Create Natural Weed Killer for a Garden Supported by a Water Tank


One of the most important things to watch out for once you have fully established the garden in your property (i.e. the right plants have been planted in the right places and a small rainwater tank has been set up to support them) is weed growth. Even in well-designed gardens, weeds are bound to grow. This is because weeds thrive in only the simplest conditions—soil and sunlight.

To eliminate weeds, you have so many chemical options you can go for. However, there are a number of chemical options that can prove to be harmful to animals and maybe even human life. Some are known irritants, while others are alleged to have long-term effects, such as eventual cancer development.

Fortunately, you can always pull weeds by hand, especially in the event of a small outbreak. But in case of a worse outbreak, you are better off using a number of ingredients, all of which can be found among your supplies.

One reliable combination is salt, vinegar, and liquid dish soap. This combination has every ingredient that’s needed to kill weeds quickly. The acetic acid of vinegar as well as the salt are decent when it comes to drawing moisture from the weeds. Meanwhile, dish soap serves as surfactant, an agent which reduces surface tension, which can cause your weed-killing cocktail to bead on leaves instead of getting absorbed by the plants themselves.

When applied on a warm and sunny day, you can expect to see the result of applying this homemade spray in just a few hours. In that time period, you can see the weeds become brown and wither.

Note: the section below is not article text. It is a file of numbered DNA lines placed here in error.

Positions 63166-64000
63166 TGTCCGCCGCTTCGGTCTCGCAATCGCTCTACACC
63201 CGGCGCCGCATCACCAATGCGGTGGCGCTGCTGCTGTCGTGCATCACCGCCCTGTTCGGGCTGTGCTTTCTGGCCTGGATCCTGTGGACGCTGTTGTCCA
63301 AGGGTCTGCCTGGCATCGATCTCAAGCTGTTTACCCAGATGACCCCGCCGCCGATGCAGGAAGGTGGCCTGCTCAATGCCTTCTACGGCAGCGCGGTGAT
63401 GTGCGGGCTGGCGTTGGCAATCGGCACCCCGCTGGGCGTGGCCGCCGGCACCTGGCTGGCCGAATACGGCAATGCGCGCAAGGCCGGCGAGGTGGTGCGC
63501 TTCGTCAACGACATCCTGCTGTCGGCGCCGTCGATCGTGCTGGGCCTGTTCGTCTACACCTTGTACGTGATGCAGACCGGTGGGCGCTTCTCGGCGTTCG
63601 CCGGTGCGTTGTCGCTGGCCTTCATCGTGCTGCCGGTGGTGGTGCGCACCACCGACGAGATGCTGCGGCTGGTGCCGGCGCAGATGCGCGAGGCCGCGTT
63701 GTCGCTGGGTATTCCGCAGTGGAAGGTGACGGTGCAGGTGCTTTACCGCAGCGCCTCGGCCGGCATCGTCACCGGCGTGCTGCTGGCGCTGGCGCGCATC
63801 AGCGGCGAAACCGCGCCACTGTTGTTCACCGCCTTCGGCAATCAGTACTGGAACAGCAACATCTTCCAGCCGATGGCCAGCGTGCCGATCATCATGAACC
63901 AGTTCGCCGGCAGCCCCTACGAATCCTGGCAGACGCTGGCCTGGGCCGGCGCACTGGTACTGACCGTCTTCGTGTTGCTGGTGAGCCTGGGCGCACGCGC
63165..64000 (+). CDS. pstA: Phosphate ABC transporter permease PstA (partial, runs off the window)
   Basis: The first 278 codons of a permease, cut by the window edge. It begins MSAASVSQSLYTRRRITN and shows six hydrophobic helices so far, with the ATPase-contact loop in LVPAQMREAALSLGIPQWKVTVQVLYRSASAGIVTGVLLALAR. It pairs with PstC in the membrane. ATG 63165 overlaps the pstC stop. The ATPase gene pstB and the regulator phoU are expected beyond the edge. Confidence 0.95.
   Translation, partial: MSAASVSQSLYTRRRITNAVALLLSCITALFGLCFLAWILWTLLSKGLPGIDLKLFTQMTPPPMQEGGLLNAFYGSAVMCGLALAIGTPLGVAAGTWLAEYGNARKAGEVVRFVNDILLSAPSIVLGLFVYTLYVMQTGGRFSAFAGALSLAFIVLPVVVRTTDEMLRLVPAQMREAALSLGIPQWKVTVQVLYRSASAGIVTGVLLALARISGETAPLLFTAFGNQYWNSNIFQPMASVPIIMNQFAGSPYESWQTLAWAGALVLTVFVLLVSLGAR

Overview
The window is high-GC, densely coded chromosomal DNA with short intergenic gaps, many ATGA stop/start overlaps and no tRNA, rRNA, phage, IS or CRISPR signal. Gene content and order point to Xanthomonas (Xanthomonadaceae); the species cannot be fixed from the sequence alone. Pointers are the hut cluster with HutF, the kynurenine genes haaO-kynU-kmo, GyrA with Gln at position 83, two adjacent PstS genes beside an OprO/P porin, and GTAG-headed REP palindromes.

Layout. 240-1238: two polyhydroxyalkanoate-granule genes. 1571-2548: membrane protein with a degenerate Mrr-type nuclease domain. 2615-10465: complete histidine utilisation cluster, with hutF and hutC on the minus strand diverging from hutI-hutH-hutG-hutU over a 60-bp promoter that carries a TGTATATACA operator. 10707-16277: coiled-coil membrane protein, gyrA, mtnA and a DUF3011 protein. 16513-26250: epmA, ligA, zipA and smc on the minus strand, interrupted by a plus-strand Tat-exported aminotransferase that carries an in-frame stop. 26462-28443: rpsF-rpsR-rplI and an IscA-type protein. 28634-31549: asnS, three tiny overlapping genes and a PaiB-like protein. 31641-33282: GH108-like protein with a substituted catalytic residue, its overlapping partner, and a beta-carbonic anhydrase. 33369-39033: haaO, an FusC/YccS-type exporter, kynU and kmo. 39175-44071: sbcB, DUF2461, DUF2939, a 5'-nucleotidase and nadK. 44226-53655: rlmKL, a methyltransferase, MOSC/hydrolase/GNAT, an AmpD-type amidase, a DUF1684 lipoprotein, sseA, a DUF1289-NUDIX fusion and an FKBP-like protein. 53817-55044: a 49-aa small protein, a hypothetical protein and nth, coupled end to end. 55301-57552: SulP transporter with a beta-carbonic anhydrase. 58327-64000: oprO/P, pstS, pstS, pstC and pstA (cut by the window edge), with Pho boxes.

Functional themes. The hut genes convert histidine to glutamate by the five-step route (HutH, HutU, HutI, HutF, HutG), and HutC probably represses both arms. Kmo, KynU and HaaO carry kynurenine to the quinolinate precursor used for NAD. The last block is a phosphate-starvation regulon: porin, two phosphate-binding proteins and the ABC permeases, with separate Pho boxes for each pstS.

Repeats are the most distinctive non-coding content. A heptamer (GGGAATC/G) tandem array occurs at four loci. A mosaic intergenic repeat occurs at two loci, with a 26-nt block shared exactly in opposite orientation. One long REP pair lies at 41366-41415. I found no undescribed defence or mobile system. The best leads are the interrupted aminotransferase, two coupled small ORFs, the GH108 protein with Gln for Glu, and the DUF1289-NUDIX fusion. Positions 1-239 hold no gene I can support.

Unfortunately, in comparison to certain chemical solutions, the formula mentioned above isn’t designed to work all the way down to the roots. For this reason, multiple treatments probably will be needed to keep the weeds away. It’s also worth noting that the lack of sunshine and heat might not cause the weeds to wither right away, and the acid percentage in many household vinegars might not be enough to kill hardier weeds.

The thing that makes the above solution a decent one against weeds, however, is the fact that it’s inexpensive, and often is effective against weeds which might appear at random along fences, walkways, and foundations of houses. To apply the solution, just spray on weeds, making sure to avoid spraying the soil or any plants nearby—the solution might end up killing them too if you’re not careful.

So what do you do against hardier weeds? One of the most sensible solutions that does not involve the use of chemicals is to take time to uproot them by hand, preferably on a weekend. Another sensible solution is the use of organic herbicides made from citrus acid and natural fatty acids.

Once you have removed or killed weeds, the next thing to do is to prevent them from growing in the first place by spreading corn gluten on soil.